Convert UNIX Time to Date Time

Input Form

This form allows you to Convert UNIX timestamp to Date Time:

For example the current UNIX timestamp is 1501072262 in UTC

Your result can be seen below.

Result of converting UNIX Time to Date Time


About converting Unix timestamp to DateTime

What is the unix time stamp?

The UNIX timestamp is a way to track time as a running total of seconds. This count starts at the Unix Epoch on January 1st, 1970 at UTC. Therefore, the unix time stamp is merely the number of seconds between a particular date and the Unix Epoch. It should also be pointed out (thanks to the comments from visitors to this site) that this point in time technically does not change no matter where you are located on the globe. This is very useful to computer systems for tracking and sorting dated information in dynamic and distributed applications both online and client side.

About this tool

Most databases store the date in Unix format so Convert Unix Timestamp To DateTime tool was created to help with converting time.

How it Works?

Just paste your Unix Time to the input above, select your format of Date/Time, select your time zone and click to the button "Convert" and you will get Date and time in your format with your time zone.

What is Format?

The following characters are recognized in theformat parameter string:

format characterDescriptionExample returned values
dDay of the month, 2 digits with leading zeros01 to 31
DA textual representation of a day, three lettersMon through Sun
jDay of the month without leading zeros1 to 31
l (lowercase 'L')A full textual representation of the day of the weekSunday through Saturday
NISO-8601 numeric representation of the day of the week (added in PHP 5.1.0)1 (for Monday) through 7 (for Sunday)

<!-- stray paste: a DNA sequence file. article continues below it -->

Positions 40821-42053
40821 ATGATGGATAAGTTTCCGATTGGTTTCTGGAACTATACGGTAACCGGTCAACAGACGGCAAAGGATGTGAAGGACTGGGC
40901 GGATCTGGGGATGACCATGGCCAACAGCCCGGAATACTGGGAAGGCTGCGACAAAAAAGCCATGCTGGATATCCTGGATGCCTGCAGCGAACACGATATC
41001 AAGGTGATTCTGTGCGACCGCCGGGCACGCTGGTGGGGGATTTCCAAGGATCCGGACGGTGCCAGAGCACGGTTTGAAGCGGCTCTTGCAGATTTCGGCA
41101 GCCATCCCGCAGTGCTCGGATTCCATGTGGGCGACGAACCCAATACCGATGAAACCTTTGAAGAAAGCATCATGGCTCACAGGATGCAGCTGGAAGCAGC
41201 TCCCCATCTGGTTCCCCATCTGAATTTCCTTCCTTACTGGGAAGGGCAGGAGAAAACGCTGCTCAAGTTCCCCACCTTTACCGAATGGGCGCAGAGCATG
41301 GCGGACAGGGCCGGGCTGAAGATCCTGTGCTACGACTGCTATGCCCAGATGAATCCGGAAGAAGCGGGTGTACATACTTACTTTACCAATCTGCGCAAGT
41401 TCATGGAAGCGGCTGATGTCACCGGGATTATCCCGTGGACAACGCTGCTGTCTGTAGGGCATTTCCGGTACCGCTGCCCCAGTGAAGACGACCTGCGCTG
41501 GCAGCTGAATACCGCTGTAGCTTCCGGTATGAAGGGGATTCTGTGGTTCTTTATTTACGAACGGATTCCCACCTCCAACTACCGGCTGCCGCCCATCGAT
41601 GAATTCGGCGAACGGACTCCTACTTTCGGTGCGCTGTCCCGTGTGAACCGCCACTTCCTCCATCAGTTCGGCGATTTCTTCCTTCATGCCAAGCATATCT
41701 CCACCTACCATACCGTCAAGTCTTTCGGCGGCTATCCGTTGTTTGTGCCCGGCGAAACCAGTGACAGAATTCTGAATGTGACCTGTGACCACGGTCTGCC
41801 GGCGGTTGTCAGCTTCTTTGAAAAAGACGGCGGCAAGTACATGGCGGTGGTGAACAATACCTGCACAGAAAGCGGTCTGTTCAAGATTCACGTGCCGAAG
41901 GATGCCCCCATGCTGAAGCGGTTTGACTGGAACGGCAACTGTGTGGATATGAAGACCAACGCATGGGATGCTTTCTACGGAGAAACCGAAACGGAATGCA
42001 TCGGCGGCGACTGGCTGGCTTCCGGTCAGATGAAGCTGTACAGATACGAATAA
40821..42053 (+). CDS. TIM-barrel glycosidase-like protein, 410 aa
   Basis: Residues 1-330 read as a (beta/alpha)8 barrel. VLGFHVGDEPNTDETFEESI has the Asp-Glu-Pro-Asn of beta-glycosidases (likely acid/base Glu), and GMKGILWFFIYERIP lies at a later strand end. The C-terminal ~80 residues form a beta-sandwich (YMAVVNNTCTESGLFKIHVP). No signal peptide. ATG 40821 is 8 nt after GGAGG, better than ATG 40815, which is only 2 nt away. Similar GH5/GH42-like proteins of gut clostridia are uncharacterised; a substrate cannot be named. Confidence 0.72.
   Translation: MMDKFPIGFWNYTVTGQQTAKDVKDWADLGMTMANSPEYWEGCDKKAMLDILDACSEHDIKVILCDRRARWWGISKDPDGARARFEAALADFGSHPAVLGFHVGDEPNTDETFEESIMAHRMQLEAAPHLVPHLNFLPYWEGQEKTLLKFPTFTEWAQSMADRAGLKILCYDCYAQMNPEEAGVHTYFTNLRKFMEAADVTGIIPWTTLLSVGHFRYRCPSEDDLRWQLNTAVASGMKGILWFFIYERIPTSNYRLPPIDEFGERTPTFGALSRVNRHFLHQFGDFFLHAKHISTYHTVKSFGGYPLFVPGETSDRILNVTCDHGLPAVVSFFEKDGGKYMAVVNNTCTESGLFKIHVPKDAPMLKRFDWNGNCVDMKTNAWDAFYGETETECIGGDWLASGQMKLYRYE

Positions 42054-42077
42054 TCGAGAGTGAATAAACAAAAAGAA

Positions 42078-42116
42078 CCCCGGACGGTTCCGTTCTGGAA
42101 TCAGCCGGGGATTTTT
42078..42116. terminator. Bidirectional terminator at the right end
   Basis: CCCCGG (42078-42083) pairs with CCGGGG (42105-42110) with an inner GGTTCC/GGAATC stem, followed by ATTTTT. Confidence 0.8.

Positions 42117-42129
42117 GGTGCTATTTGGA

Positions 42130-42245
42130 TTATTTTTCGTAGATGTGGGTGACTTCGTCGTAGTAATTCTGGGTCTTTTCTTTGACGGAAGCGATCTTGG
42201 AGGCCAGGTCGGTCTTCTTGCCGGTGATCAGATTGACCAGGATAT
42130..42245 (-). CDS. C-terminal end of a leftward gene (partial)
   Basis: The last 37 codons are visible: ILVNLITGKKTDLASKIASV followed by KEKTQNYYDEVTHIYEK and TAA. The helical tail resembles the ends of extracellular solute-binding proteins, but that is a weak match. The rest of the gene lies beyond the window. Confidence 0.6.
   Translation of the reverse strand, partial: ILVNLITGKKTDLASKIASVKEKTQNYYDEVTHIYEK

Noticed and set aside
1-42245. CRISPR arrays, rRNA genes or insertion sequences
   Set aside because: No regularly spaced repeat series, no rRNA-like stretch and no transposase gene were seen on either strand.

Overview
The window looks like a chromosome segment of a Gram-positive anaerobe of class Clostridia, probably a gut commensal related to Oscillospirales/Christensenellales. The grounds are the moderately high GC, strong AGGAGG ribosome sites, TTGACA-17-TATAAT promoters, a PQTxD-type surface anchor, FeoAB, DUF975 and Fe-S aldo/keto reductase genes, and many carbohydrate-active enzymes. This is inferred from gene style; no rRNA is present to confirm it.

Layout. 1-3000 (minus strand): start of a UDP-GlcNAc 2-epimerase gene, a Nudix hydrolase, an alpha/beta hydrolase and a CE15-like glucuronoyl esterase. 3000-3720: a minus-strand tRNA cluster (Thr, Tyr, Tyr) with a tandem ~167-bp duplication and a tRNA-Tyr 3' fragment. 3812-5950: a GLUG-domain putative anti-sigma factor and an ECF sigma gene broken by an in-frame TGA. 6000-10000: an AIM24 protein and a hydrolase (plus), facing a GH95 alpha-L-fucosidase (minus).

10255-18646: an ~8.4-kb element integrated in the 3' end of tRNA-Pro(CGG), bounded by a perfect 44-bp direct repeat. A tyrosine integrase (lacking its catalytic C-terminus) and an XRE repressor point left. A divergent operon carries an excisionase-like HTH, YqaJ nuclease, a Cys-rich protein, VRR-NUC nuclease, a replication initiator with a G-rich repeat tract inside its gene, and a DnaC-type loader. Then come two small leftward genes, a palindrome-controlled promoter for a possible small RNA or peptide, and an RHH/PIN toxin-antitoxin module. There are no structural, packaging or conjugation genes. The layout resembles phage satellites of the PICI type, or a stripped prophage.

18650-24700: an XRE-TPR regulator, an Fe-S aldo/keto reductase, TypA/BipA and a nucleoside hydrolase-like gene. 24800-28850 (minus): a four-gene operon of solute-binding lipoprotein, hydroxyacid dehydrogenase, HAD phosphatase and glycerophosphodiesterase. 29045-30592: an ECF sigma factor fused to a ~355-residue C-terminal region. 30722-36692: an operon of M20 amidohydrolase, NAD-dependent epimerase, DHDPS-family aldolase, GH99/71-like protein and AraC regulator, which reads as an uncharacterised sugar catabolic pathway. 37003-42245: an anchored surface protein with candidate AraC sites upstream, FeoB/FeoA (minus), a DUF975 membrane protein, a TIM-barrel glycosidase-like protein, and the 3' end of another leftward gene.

SEnglish ordinal suffix for the day of the month, 2 charactersst, nd, rd or th. Works well with j
wNumeric representation of the day of the week0 (for Sunday) through 6 (for Saturday)
zThe day of the year (starting from 0)0 through 365
WISO-8601 week number of year, weeks starting on MondayExample: 42 (the 42nd week in the year)
FA full textual representation of a month, such as January or MarchJanuary through December
mNumeric representation of a month, with leading zeros01 through 12
MA short textual representation of a month, three lettersJan through Dec
nNumeric representation of a month, without leading zeros1 through 12
tNumber of days in the given month28 through 31
LWhether it's a leap year1 if it is a leap year, 0 otherwise.
oISO-8601 week-numbering year. This has the same value as Y, except that if the ISO week number (W) belongs to the previous or next year, that year is used instead. (added in PHP 5.1.0)Examples: 1999 or 2003
YA full numeric representation of a year, 4 digitsExamples: 1999 or 2003
yA two digit representation of a yearExamples: 99 or 03
aLowercase Ante meridiem and Post meridiemam or pm
AUppercase Ante meridiem and Post meridiemAM or PM
BSwatch Internet time000 through 999
g12-hour format of an hour without leading zeros1 through 12
G24-hour format of an hour without leading zeros0 through 23
h12-hour format of an hour with leading zeros01 through 12
H24-hour format of an hour with leading zeros00 through 23
iMinutes with leading zeros00 to 59
sSeconds, with leading zeros00 through 59
u Microseconds (added in PHP 5.2.2). Note that date() will always generate 000000 since it takes an integer parameter, whereas DateTime::format() does support microseconds if DateTime was created with microseconds. Example: 654321
v Milliseconds (added in PHP 7.0.0). Same note applies as for u. Example: 654
eTimezone identifier (added in PHP 5.1.0)Examples: UTC, GMT, Atlantic/Azores
I (capital i)Whether or not the date is in daylight saving time1 if Daylight Saving Time, 0 otherwise.
ODifference to Greenwich time (GMT) in hoursExample: +0200
PDifference to Greenwich time (GMT) with colon between hours and minutes (added in PHP 5.1.3)Example: +02:00
TTimezone abbreviationExamples: EST, MDT ...
ZTimezone offset in seconds. The offset for timezones west of UTC is always negative, and for those east of UTC is always positive.-43200 through 50400
Full Date/Time------
cISO 8601 date (added in PHP 5)2004-02-12T15:19:21+00:00
rRFC 2822 formatted dateExample: Thu, 21 Dec 2000 16:01:07 +0200
USeconds since the Unix Epoch (January 1 1970 00:00:00 GMT)See also time()